Partnering in a time of disruption: what corporates and start-ups need from each other
With high stakes and a growing prize, start-ups and corporations find common cause. Jeff Dachis of One Drop, Tina Sharkey of Brandless and Prith Banerjee of Schneider Electric offer some key considerations for your corporate / start-up partnering strategy
Generated by EYQ, an EY think tank that explores leading and emerging trends, focusing on “what’s after what’s next?”
Whether start-ups or global corporations, companies that disrupt the market realize radical growth.
Right now, the balance of power is tipping away from large corporations toward agile start-ups. The start-ups often deploy new digital technologies to level the playing field with industry incumbents who are weighed down with massive investments in infrastructure, processes and customers. “As technology costs drops dramatically, and the tools of self-expression and communication are democratized, the opportunities for small companies to run hard and capture market share become even greater,” observes Jeff Dachis, founder and CEO of the blood glucose monitoring and community start-up One Drop.
Corporates also face the challenge of generating their own disruption—whether disrupting their core business or expanding into a new business—to drive their next phase of growth. Becoming disruptive requires a robust set of leadership and cultural attributes, innovation practices and external sensing capabilities. While the innovation toolkit has not changed dramatically over the past decade, the current context of disruption requires that the tools be utilized in new ways.
Big businesses either figure out how to acquire, retain, and deploy the kind of talent that can develop new markets or cannibalize existing markets, or they get replaced.
Acquiring the talent for disruption
Talent is the commodity in highest demand. “Whatever technology or embedded lead in the race a corporate might have, foremost it needs talent that can both operate at scale and be nimble enough to be intrapreneurial,” says Tina Sharkey, CEO and co-Founder of Brandless. “The intrapreneurs who can run scaled operating companies and figure out to how to disrupt themselves are the most sought-after talent in the world,” she continues.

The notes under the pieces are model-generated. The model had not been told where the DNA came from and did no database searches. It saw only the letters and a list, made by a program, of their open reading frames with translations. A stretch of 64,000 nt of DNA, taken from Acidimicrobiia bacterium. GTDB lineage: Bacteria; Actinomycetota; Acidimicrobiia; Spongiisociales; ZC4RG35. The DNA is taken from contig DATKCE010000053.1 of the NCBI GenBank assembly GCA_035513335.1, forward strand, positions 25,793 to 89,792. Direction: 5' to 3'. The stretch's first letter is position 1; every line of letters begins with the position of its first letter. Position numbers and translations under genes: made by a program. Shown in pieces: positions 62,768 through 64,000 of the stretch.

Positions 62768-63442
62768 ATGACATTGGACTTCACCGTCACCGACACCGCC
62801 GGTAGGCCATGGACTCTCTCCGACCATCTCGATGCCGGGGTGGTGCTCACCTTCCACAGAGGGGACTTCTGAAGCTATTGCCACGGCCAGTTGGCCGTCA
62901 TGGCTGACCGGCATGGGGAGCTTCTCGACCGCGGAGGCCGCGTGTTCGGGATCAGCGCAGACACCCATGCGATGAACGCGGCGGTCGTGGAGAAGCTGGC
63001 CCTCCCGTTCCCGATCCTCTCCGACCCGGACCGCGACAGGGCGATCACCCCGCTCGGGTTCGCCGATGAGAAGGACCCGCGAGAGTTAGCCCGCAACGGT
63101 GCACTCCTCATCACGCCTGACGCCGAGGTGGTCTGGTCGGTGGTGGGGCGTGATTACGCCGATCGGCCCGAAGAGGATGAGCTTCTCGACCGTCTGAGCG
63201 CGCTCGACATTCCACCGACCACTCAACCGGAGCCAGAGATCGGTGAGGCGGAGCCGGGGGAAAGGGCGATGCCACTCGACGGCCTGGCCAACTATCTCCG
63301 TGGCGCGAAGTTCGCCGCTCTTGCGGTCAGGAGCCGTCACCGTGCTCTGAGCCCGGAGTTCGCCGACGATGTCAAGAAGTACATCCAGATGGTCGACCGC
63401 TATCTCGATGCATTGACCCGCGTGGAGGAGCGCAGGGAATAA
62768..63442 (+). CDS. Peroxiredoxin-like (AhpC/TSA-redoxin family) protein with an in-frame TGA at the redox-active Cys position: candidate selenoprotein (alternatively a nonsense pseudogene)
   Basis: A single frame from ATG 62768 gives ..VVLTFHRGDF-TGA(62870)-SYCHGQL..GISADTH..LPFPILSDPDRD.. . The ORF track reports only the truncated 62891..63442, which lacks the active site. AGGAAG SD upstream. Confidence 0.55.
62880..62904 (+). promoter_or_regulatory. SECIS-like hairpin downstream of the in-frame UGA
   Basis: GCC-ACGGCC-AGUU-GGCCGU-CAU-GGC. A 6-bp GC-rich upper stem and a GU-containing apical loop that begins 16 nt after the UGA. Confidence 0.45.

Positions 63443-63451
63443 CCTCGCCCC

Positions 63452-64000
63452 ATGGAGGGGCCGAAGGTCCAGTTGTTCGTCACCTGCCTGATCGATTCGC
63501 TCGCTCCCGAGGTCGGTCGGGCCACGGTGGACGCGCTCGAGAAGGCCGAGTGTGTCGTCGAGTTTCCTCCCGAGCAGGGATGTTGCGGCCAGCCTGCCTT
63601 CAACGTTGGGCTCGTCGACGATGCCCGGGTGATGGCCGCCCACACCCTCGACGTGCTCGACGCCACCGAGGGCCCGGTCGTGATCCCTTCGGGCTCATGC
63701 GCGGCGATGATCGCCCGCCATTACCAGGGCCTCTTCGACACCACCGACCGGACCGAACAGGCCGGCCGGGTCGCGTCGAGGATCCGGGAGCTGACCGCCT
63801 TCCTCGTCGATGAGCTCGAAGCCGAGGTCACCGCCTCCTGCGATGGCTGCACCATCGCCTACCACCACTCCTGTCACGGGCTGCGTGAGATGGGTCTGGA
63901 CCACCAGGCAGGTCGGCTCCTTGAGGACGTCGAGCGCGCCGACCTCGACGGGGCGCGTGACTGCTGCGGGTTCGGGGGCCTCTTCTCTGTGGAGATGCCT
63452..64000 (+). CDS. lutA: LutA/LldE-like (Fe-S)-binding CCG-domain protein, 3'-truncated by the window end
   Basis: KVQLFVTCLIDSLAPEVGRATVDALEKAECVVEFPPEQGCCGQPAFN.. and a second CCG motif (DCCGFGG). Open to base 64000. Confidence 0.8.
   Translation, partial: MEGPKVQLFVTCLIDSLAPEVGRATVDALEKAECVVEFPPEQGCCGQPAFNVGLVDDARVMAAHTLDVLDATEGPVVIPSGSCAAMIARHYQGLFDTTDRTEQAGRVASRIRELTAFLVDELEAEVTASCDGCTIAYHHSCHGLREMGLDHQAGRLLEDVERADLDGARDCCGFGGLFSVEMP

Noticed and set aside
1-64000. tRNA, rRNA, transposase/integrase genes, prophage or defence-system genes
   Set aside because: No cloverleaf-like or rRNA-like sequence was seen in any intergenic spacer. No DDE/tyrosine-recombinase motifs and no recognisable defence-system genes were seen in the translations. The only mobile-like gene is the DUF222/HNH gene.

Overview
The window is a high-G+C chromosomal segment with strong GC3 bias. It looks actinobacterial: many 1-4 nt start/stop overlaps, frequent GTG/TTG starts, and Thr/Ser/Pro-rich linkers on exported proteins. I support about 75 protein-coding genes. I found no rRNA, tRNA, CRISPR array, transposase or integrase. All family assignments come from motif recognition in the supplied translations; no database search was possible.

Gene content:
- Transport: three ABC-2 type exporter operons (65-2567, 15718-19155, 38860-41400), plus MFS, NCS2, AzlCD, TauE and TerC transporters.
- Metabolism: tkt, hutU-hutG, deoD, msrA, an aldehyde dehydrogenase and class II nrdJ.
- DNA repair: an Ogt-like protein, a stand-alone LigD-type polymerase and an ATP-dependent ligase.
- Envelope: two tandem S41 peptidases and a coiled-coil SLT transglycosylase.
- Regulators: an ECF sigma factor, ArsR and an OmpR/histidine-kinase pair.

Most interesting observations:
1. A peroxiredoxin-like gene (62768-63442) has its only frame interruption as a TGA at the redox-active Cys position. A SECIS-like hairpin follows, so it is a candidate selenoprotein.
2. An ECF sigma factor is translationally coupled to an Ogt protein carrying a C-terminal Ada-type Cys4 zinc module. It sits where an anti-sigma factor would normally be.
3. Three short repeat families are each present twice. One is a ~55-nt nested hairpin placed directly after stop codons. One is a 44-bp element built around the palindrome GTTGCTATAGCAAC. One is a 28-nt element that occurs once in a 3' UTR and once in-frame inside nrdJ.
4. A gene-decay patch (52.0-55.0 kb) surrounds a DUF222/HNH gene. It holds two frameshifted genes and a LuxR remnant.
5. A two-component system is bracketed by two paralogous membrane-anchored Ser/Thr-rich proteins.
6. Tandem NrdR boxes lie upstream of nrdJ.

Dachis agrees, noting that “big businesses either figure out how to acquire, retain, and deploy the kind of talent that can develop new markets or cannibalize existing markets, or they get replaced.”
Bringing the outside in
Still, large corporations are awake to this threat and are taking steps to tap into the agility of start-up innovators. “The pace of innovation has completely changed. You need to innovate faster and there are all kinds of new players in your ecosystem," notes Prith Banerjee, the chief technology officer of Schneider Electric. “A company can come out of left field and cause a huge disruption.”
Banerjee leads an open innovation program at Schneider Electric that includes ties with universities around the world for basic research, strategic investments in Silicon Valley venture funds to scout for promising technologies, relationships with tech incubators and the company’s own direct investment vehicle, Aster Capital.
Even companies set on disrupting the way an industry works can find good reasons to partner with industry incumbents — they have a lot to offer.
“It’s for the channels,” says Banerjee, “start-ups are great at identifying technologies but they don’t have the channels to scale,” adding that big companies often have a better perspective on the business problem at hand.
For Sharkey, the reasons to engage with a corporate partner center on “access to knowledge, experts, distribution channels, pricing or data. It could also be access to interesting projects or hard problems to solve.”
“You have to partner, coordinate, and collaborate so that you can deliver a better experience for the user,” says Dachis.
On the corporate side, the partnering imperative is to “bring solutions to customers much faster and much more efficiently and cost effectively than trying to do it all yourself,” according to Banerjee.
New approaches to partnering: industrial mash-ups